FREE SHIPPING on all orders over $150!

View cart 0
Looking to get tested? At Home Hepatitis B Test

Can Hepatitis B Kill You?

Hepatitis word cloud

What is Hepatitis B?

Did you know? The word “hepatitis” comes from Greek and means “inflammation of the liver”.

The Hepatitis B virus, abbreviated HBV, is transmitted through bodily fluids such as blood, vaginal secretions and semen. HBV can be passed to others through direct contact with contaminated blood, unprotected sex, use of contaminated needles, and also can be passed down through childbirth.

Hepatitis B is known as a “silent epidemic” this is because most people do not experience any symptoms. Because of this many people unknowingly spread the virus to others, thus gaining the title “silent epidemic”.

For those who are infected but don’t experience symptoms, hepatitis B causes damage to the liver which can develop into cirrhosis, liver cancer or serious liver disease. So basically, hepatitis B can kill you.

How is Hepatitis B Transmitted?

HBV is transmitted through direct contact with an infected person’s bodily fluids. This happens through blood-to-blood contact, unprotected sex, unsterile needles or other medical equipment and it can be passed from mother to baby at birth. For children, the fluid that oozes from open sores is highly infectious, it is important to keep these cuts covered. HBV can be transmitted from sharing different personal items like razors, body jewelry and toothbrushes. Keep in mind, Hepatitis B is not transmitted through sneezing, coughing, shaking hands or hugging.

Hepatitis B and Your Liver

Your liver is an extremely important organ in the body. If the liver fails, your body will too. Look at it like this, if your body was a car, your liver would be the engine. The liver is responsible for hundreds of vital things such as:

  • Storing vitamins, sugar and iron which give your body energy
  • Controlling production and removal of cholesterol
  • Cleaning blood of waste
  • Creating clotting factors to stop excessive bleeding after cuts
  • Producing immune factors while removing bacteria from the bloodstream
  • Releasing bile to help digest important nutrients

About Hepatitis B

HBV is a small DNA virus that comes from the “Hepadnaviridae” family. Other viruses in this family are found in animals such as squirrels, woodchucks, ducks and herons. Since HBV is a silent infection you can live for years before being diagnosed. Children are highly vulnerable to the virus. Often HBV lies undetected until it is caught in a routine blood test or even during a blood donation.

Acute Hepatitis B Infection: Fulminant Hepatitis

Acute HBV infection can be very severe and a small number (about 1 in 100) can develop acute liver failure. If you are having severe vomiting, dehydration or loss of consciousness, seek medical attention immediately.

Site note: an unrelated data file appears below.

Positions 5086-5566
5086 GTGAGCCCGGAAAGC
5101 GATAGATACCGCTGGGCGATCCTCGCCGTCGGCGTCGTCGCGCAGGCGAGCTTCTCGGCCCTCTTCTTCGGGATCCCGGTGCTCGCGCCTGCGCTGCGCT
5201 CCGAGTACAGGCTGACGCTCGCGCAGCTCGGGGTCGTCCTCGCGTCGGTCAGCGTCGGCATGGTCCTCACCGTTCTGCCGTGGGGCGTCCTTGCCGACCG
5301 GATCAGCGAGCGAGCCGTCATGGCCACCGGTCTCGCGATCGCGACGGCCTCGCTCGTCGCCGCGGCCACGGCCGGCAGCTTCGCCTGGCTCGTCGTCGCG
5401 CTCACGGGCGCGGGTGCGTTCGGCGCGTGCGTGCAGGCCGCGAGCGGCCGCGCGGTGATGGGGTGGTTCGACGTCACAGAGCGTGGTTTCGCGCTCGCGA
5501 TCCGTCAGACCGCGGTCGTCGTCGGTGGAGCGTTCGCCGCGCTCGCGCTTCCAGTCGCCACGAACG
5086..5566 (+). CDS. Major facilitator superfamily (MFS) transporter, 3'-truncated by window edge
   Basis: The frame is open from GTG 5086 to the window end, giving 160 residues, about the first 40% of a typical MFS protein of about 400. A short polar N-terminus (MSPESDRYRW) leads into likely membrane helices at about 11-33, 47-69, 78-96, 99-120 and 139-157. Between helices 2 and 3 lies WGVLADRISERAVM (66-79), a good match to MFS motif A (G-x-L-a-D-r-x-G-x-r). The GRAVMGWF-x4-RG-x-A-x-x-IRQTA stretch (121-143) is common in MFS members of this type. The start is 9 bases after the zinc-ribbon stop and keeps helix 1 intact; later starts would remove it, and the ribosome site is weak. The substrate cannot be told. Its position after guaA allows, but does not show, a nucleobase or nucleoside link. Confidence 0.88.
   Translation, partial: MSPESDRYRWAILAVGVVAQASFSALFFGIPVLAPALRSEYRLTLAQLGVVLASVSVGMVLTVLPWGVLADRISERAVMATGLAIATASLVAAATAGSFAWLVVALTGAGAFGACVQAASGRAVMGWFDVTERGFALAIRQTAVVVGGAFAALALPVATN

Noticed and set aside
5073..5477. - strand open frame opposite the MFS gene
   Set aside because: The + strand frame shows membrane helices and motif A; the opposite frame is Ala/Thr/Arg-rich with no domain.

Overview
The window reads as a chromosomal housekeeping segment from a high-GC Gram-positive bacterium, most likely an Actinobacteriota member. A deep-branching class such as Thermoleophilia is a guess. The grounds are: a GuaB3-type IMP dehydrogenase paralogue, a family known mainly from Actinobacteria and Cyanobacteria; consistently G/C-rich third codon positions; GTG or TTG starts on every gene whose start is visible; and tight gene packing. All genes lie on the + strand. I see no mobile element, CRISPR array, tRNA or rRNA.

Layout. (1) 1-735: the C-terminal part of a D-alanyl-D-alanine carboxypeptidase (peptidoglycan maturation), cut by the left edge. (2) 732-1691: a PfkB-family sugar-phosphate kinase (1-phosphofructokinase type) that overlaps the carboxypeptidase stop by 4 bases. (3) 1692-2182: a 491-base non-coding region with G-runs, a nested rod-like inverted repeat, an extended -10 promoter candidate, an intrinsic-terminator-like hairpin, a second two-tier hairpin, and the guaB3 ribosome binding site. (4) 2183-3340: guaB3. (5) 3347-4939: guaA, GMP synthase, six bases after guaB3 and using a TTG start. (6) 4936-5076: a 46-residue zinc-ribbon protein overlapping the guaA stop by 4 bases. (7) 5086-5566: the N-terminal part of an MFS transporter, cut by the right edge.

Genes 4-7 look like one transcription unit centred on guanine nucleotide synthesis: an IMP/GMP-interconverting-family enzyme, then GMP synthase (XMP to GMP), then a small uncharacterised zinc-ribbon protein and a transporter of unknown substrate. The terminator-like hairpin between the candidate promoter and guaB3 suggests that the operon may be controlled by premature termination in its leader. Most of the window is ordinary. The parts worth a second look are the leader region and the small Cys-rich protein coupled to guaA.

Chronic Hepatitis B Infection

HBV can cause serious damage to the liver in people with chronic infection. Around 5% of those infected with progress into cirrhosis of the liver. However, 95% of children infected with HBV will develop serious liver damage.


The good news is that HBV is preventable and also treatable. Testing is the only way to know if you are infected with hepatitis B. There is also a vaccine that prevents HBV and drug therapies that can manage a chronic infection. Doctors and labs are working to reach a cure.

myLAB Box offers safe and discreet Hepatitis B testing in the comfort of your own home. Take control of your health and get tested today!


  1. Cristi A. Bramer, MPH; Lynsey M. Kimmins, MPH; Robert Swanson, MPH; Jeremy Kuo, MPH; Patricia Vranesich; Lisa A. Jacques-Carroll, MSW; Angela K. Shen, ScD. (2016-2020). Decline in Child Vaccination Coverage During the COVID-19 Pandemic. Morbidity and Mortality Weekly Report.
  2. Ponsiano Ocama, MD Christopher K. Opio, MD William M. Lee, MD. (2005). Hepatitis B virus infection: Current status. The American Journal of Medicine.
  3. Wai-Kay Seto, MD Ying-Ru Lo, MD Prof Jean-Michel Pawlotsky, PhD Prof Man-Fung Yuen, DSc. (2018). Chronic hepatitis B virus infection. The Lancet.
  4. Higgins, Patricia A. DO. (2016). Hepatitis B virus. Journal of the American Academy of Physician Assistants.
  5. Eric Nyarko, Christian Obirikorang, W. K. B. A. Owiredu, Evans Asamoah Adu, Emmanuel Acheampong, Freeman Aidoo, Emmanuel Ofori, Bright Selorm Addy & Henry Asare-Anane. (2020). NTCP gene polymorphisms and hepatitis B virus infection status in a Ghanaian population. Virology Journal.
  6. Jie Ruan, Shuo Sun, Xin Cheng, Pengyu Han, Yinge Zhang & Dianxing Sun. (2020). Mitomycin, 5-fluorouracil, leflunomide, and mycophenolic acid directly promote hepatitis B virus replication and expression in vitro. Virology Journal.
  7. Qunying Han, Jiao Sang, Xiude Fan, Xiaoyun Wang, Lu Zeng, Xiaoge Zhang, Kun Zhang, Na Li, Yi Lv & Zhengwen Liu. (2020). Association of LIN28B polymorphisms with chronic hepatitis B virus infection. Virology Journal.

In this article

Popular Tests

STD Common Signs & Symptoms